I still felt a little guilty, nevertheless, for saying no, and found myself trying to explain my refusal in a way I thought Carol would understand. Using semi-ecclesiastical diction, I said that, since I’d retired, I hadn’t felt that I was living up to my calling as a writer.
She expressed surprise. Hadn’t I published a book of poems only a few years after the prose memoir? What could I possibly mean?
I wanted to ask, “Is there such a thing as praying enough for a person who believes in God? Aren’t Christians admonished to ‘pray without ceasing?’” That’s how I feel about writing—that there is no such thing as enough. Sure, I do other things—meet friends for lunch, read books, keep in contact with my adult sons, volunteer, cook meals with my fiancé, teach Tai Chi, and maintain my home. I choose to do those things because they balance my days and enrich my life. But I didn’t say this because, finally, it wasn’t my job to make her understand. It was my job to write and to protect my writing time.
I know I’m not the only writer—especially not the only woman writer (after all, aren’t we supposed to be endlessly giving, eternally nurturing?)—who receives such requests on a regular basis. How frequently are we told of someone’s aunt, niece, little brother, daughter, etc. who is so talented and whose writing is so amazing, they know we’d love to read it and help them get it published? I’m sure that they think “getting something published” must be easy. After all, we do it, right?
“To me, writing is everything—or nearly so—the one constant beloved of my life since I became an adult. And the bulk of the time I have left ... must belong to me, to my writing.”
Am I a bitch for saying no to people who want my time for free, who think my writing time (if they think of it at all, which they probably don’t) is so unimportant that I’d jump at the chance to midwife the poems and prose of the writing geniuses in their lives into publication? Rather than read the work, I often make suggestions of periodicals and books that have been useful to me, not to mention online sites (like WOW), where they can find helpful classes on writing and publishing. But, even as they nod and thank me, it’s clear as their eyes glaze over that’s not what they’re looking for. They want me to be a fairy godmother waving her magic wand over what is already brilliant and perfect and making it appear in print. I’m fairly sure they don’t dream that their attempts to pimp me out to friends and family are impositions. It’s only writing, right? Not rocket science or brain surgery.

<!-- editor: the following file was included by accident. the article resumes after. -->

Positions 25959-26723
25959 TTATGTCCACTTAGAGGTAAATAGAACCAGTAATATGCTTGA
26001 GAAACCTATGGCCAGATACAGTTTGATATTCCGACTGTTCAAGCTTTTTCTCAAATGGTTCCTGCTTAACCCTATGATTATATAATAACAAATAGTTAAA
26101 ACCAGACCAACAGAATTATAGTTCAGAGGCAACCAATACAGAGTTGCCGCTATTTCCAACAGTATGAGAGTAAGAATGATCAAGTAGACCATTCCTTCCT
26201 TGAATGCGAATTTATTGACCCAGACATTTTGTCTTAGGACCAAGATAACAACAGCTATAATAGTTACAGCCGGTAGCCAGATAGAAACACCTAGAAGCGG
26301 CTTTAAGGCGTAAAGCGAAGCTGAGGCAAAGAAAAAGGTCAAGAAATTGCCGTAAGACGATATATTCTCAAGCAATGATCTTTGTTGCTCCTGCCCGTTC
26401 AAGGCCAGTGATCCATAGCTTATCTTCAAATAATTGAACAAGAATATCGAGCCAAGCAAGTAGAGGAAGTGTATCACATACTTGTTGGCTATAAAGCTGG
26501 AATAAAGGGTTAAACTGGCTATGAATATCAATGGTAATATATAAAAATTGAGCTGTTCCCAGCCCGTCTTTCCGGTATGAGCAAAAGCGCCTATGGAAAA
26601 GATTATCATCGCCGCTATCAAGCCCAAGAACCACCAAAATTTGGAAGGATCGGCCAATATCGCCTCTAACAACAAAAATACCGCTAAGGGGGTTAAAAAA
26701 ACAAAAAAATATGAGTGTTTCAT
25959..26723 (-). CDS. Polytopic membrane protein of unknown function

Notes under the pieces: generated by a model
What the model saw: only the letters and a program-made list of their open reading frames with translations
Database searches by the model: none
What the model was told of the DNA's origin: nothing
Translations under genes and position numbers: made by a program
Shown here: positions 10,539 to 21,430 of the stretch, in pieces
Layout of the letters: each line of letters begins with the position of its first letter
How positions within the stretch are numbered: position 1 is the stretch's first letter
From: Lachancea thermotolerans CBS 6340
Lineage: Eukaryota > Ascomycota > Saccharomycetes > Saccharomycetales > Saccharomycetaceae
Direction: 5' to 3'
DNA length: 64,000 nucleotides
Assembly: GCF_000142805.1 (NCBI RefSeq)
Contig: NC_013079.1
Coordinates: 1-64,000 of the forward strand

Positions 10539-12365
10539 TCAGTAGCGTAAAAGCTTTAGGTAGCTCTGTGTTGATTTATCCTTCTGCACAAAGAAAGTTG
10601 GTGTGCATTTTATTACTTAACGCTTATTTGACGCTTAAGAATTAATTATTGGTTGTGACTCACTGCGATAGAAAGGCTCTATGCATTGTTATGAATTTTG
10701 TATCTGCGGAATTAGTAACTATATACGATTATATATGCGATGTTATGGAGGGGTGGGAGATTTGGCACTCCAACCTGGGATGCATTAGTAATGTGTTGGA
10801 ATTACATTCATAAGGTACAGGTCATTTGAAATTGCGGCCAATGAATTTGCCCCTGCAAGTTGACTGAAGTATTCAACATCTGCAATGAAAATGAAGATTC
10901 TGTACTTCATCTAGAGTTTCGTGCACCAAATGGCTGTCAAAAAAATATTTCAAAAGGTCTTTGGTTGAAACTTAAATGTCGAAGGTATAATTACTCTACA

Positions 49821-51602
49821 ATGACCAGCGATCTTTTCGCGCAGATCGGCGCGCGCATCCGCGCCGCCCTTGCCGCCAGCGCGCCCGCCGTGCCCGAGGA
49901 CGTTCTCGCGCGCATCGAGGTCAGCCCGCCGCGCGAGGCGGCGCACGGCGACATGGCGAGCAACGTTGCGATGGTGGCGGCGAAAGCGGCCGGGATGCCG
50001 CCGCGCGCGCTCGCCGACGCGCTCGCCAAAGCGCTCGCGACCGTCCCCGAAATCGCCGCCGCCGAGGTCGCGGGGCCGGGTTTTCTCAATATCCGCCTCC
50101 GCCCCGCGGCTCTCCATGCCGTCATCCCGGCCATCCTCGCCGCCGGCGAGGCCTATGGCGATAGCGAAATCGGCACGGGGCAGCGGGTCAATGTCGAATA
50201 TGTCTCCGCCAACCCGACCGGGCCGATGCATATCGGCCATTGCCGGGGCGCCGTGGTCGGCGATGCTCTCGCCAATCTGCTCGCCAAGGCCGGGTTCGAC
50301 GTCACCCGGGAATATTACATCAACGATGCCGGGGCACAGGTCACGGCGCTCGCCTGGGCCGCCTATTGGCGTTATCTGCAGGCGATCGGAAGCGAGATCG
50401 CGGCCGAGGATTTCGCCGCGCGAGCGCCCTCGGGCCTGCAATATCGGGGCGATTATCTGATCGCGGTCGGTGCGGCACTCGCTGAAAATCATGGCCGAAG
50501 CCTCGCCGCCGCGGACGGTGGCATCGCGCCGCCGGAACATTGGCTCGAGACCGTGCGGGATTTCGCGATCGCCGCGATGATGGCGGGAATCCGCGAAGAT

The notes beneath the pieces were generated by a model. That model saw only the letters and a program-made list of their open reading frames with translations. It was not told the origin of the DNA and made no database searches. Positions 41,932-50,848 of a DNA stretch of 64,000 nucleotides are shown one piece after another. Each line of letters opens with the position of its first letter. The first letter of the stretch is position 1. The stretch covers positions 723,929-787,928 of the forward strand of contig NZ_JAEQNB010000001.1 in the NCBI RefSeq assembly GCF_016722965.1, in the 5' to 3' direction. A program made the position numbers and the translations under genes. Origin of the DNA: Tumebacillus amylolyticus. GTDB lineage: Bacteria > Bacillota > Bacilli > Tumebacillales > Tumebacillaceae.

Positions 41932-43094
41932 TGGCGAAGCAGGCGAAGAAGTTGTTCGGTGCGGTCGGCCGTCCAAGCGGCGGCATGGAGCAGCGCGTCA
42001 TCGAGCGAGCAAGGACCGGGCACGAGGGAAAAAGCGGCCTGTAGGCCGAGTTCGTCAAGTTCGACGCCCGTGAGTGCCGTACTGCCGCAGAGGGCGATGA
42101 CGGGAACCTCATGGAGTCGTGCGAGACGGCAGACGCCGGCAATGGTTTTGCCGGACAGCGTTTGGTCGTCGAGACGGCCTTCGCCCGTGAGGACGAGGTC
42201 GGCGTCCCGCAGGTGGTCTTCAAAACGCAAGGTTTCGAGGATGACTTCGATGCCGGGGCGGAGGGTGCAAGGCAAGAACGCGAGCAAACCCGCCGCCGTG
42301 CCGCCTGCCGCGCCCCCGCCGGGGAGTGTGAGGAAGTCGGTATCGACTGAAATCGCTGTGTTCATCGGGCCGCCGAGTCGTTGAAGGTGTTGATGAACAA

But to me, writing is everything—or nearly so—the one constant beloved of my life since I became an adult. And the bulk of the time I have left with a brain still sharp enough to construct a worthy line or sentence—two or three more decades, if I’m lucky—must belong to me, to my writing. And if saying so makes me a bitch, then so be it.
Judith Sornberger’s most recent poetry collection Practicing the World was published by CavanKerry Press in 2018. Her full-length collection Open Heart is from Calyx Books. She is the author of five chapbooks, most recently Wal-Mart Orchid (Evening Street Press). Her memoir The Accidental Pilgrim: Finding God and His Mother in Tuscany was published by Shanti Arts in 2015.
Judith has taught creative writing in many venues, including prisons, colleges, and universities. She also created and taught in the Women’s Studies Program at Mansfield University of Pennsylvania before retiring to a life of writing, reading, and teaching Tai Chi.
More Tales from the Trenches:
My Writing Coach in the Looking Glass: Overzealous Mentor or Moneymaker? By Lisa Mae DeMasi
Finger Gone Rogue, Writing Gone Mute by Rhonda Wiley-Jones
Millionaire Daydreams by Cortina Jackson
My Favorite Rejection Letter by Tatiana Claudy